Recently, a series of Patrick's MUTTS comic strips centered playfully on the comic strip lexicon, so we thought it might be fun to round up those strips as a comic strip primer of sorts. There are probably no surprises here if you're a lifelong fan of the funny pages, but we know that the things we take for granted might not be intuitive to people reading a comic strip for the first time.

So on that note, here are some rules that comic strips live by:

Panels are read from left to right, but shometimes, rules are meant to be broken.

Published January 29, 2022 | Fetch This Strip

A dotted line word balloon indicates that the speaker is whispering.

Published January 28, 2022 | Fetch This Strip

The top left of a panel can be used to describe something that cannot be done with an image. For example, the transition from day to night can be shown easily through the artwork, but days passing cannot. So, MUCH LATER or TOMORROW in the top left corner easily provides that information.

Published January 25, 2022 | Fetch This Strip

Published January 27, 2022 | Fetch This Strip

A little half cloud with two lines just before it indicates speed.

Published January 26, 2022 | Fetch This Strip

Speech is generally put in a balloon with its "tail" pointing toward the character doing the talking.

Published January 24, 2022 | Fetch This Strip

Words outside of a word balloon can indicate a sound that is not spoken. So in this Sunday comic strip, Patrick plays on words that are used to indicate sound.

Published January 30, 2022 | Fetch This Strip

Speaking of Sunday pages, Patrick recently had a conversation with someone who wants to create comic strips, but didn’t know what a Sunday page was, so let’s finish on that note:

A Sunday page is a comic strip that is published as part of a comics section in the newspapers on Sunday. It's called a page because, in the past, a comic strip created for Sunday was sized to fit a full page of the newspaper. Here’s an example of a Krazy Kat Sunday page from 1941.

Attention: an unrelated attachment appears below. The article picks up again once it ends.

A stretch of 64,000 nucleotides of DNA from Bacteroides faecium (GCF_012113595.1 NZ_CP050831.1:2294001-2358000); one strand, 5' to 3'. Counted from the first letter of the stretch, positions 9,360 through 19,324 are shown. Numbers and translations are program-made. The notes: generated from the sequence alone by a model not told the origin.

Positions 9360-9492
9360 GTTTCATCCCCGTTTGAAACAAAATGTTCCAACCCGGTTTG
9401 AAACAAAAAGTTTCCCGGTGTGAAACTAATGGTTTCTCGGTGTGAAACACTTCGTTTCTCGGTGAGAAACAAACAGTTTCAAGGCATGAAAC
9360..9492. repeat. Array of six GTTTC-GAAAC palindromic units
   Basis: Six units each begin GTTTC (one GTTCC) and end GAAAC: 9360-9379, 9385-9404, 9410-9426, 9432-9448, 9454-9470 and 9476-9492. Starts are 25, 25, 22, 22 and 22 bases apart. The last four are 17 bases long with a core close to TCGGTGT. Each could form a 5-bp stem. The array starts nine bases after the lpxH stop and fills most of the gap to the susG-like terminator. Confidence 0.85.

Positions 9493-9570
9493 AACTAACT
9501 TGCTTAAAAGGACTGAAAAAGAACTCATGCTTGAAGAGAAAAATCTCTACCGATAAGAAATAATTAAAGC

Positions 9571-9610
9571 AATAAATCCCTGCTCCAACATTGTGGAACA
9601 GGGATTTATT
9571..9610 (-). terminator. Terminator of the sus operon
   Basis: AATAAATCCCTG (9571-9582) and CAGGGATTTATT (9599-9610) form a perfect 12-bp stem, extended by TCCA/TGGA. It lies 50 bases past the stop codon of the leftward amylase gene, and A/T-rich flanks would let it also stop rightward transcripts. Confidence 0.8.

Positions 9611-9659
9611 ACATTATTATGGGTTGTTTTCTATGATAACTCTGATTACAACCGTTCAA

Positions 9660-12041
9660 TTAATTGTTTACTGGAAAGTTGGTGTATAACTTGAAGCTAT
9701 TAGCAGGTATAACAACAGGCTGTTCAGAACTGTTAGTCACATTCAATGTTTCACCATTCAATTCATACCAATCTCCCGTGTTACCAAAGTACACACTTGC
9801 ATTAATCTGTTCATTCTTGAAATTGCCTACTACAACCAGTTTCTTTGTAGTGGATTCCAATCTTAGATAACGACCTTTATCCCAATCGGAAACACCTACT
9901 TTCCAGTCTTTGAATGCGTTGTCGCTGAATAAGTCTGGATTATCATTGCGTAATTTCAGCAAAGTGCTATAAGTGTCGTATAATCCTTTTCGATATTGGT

(We chose Krazy Kat because Patrick is a huge fan of that comic strip. Just after college, he wrote a book about it and its creator, Krazy Kat: The Comic Art of George Herriman.)

The first panel of a Sunday strip (shown as the top panel across the entire page, above) is called the title panel — though it can also be known as the "throwaway" panel because newspapers could run the title panel with the comic strip or choose to discard it.

Were any of these facts news to you? Share with us in the comments, and let us know if you're interested in seeing more blog posts about the ins and outs of comic strips!


Comments (34)

Love all the characters, each one for its own merit. I read, I laugh, I share them. Your article today is to be saved. Thanks!

Dr. Fiorenza Albert-Howard

I am a devoted fan of comic strips, especially the classics. "Krazy Kat’ is an all-time favorite comic strip of mine. Coincidently, I have and am currently reading Patrick’s book on George Herriman. I am enjoying it very much. Although I am familiar with the comic strip information provided in this article I just can’t seem to get enough information about cartoonists and their comic strips so I eagerly encourage the sharing of more information regarding comic strips. The ‘Mutts’ comic strip is a treasure of simplicity, thoughtfulness, and fun. I thank Patrick for sharing his talent for all these years. :)

Cynthia Lebie

Like most people I get real joy from mutts. I wakeup and it is a great way to start my day.
All the best

Roy Jerry Davis

Thank you for this article. Very interesting. I have enjoyed Mutts for many years. Even in difficult times it brings some joy to our faces!

Tam Thompson